Peter Saville is far more than the design guru behind Factory Records, he did numerous album covers for the likes of Roxy Music, Peter Gabriel, Ultrovox, Pulp and even Wham! before lending his creative juices to John Galliano, Yohji Yamamoto, Christian Dior and Stella McCartney. He was Creative Director for his hometown Manchester in 2004, and in 2010 designed the England football kit. Saville connoisseurs inevitably return to his classic early creations for Factory.
Saville made his name creating beautiful, provocative album covers in the anarchic golden age of Manchester’s Factory Records (late ’70s and ’80s), as well as for other regional ’80s music pioneers including OMD. Principally inspired by Herbert Spencer’s Pioneers of Modern Typography. Here are some of my favourite Saville creations…
Yes, you’ve seen it on a thousand T-shirts, maybe without knowing it was Saville’s iconic design for Joy Division’s debut album, culled from a wave image in the Cambridge Encyclopedia of Astronomy. Began a Factory tradition for omitting the band name and/or album title from the cover artwork. According to Saville: ‘Having the title on the front just didn’t seem necessary. It was the post-punk moment and we were against overblown stardom. The band didn’t want to be pop stars’.
The cover image for Closer is an actual tomb in a Genoese cemetery, inadvertently given greater significance when Joy Division lead singer Ian Curtis committed suicide. Saville says: ‘There was great deliberation as to whether to continue with it. But the band, Ian included, had chosen the photograph. We did it in good faith and not in any post-tragedy way’.
This is actually the re-issued cover but sums up much of the Factory design ethos. Die cast cut-out outer sleeve (of the Factory logo) with an inner sleeve of heavy sandpaper. Almost the definition of impractical. The artwork and design is a reference to the work of the Situationist International, a mid-20th century group intent on disrupting the spectacle, the group’s interpretation of advanced capitalism.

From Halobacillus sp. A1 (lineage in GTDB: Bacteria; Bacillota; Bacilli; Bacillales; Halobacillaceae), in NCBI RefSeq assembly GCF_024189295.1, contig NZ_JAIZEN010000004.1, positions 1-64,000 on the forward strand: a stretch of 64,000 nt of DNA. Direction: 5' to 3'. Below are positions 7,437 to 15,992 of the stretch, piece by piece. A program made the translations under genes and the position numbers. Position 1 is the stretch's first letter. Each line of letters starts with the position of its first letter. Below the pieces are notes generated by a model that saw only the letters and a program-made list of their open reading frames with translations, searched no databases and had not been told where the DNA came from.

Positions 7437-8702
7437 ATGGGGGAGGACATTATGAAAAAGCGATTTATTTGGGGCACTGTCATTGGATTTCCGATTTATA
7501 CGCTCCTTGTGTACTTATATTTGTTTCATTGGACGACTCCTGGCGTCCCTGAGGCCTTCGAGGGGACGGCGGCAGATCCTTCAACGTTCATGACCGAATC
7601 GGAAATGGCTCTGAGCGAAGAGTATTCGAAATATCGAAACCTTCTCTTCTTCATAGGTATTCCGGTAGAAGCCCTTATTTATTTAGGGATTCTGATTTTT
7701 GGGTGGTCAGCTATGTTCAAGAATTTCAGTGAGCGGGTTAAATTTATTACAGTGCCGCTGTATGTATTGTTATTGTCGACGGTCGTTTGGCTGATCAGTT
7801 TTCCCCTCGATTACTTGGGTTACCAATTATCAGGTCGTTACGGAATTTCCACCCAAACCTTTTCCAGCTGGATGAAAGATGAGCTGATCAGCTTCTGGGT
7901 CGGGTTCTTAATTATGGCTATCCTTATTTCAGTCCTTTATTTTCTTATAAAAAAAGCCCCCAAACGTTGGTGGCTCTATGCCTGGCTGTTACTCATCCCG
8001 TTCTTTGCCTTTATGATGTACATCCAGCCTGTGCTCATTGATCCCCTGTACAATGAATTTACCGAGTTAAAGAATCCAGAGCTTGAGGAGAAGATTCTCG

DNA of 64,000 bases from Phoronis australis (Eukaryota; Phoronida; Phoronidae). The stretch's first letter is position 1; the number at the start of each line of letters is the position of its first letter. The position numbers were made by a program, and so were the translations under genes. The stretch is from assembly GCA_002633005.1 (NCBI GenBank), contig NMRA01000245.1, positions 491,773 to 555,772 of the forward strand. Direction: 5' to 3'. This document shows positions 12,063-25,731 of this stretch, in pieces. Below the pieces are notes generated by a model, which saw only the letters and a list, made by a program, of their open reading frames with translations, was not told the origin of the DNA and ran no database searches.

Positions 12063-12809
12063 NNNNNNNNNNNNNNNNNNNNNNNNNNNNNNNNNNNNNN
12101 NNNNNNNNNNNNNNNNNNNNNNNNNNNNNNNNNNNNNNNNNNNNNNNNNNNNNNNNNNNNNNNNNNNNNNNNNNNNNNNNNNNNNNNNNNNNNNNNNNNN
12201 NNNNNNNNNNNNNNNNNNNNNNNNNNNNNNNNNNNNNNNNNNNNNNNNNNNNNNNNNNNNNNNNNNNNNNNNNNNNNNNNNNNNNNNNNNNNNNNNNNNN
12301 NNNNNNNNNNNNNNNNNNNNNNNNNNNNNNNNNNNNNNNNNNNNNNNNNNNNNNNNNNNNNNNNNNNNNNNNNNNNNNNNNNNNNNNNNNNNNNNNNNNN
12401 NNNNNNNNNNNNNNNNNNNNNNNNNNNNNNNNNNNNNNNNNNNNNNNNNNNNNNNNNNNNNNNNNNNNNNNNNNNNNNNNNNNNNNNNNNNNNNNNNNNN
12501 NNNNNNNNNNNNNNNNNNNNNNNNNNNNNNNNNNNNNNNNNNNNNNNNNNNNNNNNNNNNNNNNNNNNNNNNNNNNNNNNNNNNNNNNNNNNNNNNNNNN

The sleeve for Orchestral Manoeuvres in the Dark’s debut album of esoteric synth was a collaboration between Saville and interior designer Ben Kelly, based on a Kelly design for a door. Also featured a die-cut grid revealing the orange inner. Saville and Kelly won a Designers and Art Directors Award for their work, though, not for the last time, the extravagance of the design impacted on the album profits.
Issued in both canary yellow and sky blue (I have both), grey and a very collectible rare green, OMD’s best album, with suitably grand title was the work of Saville and designer Brett Wickens. The square cut-out reveals an un-named industrial image, and once again invokes the post-punk ethos, and perhaps some northern wasteland grit. The album features both renditions of Joan of Arc, both Top10 hits.
Still the biggest selling 12-inch of all time, the cover for Blue Monday (yes, it’s not an album) is legendary both for innovative design and being so expensive, any profits from record sales were gobbled up by the cost of the sleeve. Replicating a floppy disc with with three holes cut in it through which you could see the metallic inner sleeve, as with much of Factory’s output, New Order, Blue Monday (and B-side The Beach) were reconceptualised via colour codes, unfathomable to almost everyone who bought it.
One of the great album covers of all time, let alone for it being arguably New Order’s greatest creative moment, Inspired to match his interpretation of the title Power, Corruption & Lies as Machievellian, Saville found A Basket of Roses by French artist Henri Fantin-Latour in the National Gallery. The reproduction on the cover created a contrast between the romantic and classic image, stark typography and the heavily electronic ‘machine-music’ of the album. This time Saville included a colour wheel key to the coding.
The semi-triumphant return of OMD from ‘going pop’ in the late ’80s and early ’90s, before break-up, History of Modern not only reunited Andy McClusky and Paul Humphreys but the band and Saville, working with designers Four23. Reflects Saville’s interest in post-modernism, explored further by his limited edition designs to accompany the V&A exhibition Postmodernism: Style and Subversion 1970-1990.